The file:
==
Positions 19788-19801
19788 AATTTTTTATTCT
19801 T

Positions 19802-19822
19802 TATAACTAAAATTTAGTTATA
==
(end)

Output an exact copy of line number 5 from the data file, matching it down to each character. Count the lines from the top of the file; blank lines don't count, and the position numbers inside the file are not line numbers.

19802 TATAACTAAAATTTAGTTATA